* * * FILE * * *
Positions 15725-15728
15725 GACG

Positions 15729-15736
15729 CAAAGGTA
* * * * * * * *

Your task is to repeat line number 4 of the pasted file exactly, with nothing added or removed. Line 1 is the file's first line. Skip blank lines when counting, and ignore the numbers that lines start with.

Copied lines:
15729 CAAAGGTA